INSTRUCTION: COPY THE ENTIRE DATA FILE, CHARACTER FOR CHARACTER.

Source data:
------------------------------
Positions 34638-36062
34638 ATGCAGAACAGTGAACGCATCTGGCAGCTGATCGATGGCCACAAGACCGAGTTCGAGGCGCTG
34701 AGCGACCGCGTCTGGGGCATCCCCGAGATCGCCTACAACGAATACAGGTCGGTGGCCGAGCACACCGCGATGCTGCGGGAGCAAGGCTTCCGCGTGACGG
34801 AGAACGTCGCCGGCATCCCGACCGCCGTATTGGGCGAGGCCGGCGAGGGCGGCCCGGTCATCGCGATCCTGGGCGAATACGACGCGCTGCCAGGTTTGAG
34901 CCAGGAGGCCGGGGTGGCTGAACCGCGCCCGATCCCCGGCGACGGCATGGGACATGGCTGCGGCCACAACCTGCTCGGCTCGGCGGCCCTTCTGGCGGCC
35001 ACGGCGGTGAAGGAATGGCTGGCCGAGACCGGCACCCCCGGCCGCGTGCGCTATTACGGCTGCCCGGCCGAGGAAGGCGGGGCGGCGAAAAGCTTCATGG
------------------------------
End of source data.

Positions 34638-36062
34638 ATGCAGAACAGTGAACGCATCTGGCAGCTGATCGATGGCCACAAGACCGAGTTCGAGGCGCTG
34701 AGCGACCGCGTCTGGGGCATCCCCGAGATCGCCTACAACGAATACAGGTCGGTGGCCGAGCACACCGCGATGCTGCGGGAGCAAGGCTTCCGCGTGACGG
34801 AGAACGTCGCCGGCATCCCGACCGCCGTATTGGGCGAGGCCGGCGAGGGCGGCCCGGTCATCGCGATCCTGGGCGAATACGACGCGCTGCCAGGTTTGAG
34901 CCAGGAGGCCGGGGTGGCTGAACCGCGCCCGATCCCCGGCGACGGCATGGGACATGGCTGCGGCCACAACCTGCTCGGCTCGGCGGCCCTTCTGGCGGCC
35001 ACGGCGGTGAAGGAATGGCTGGCCGAGACCGGCACCCCCGGCCGCGTGCGCTATTACGGCTGCCCGGCCGAGGAAGGCGGGGCGGCGAAAAGCTTCATGG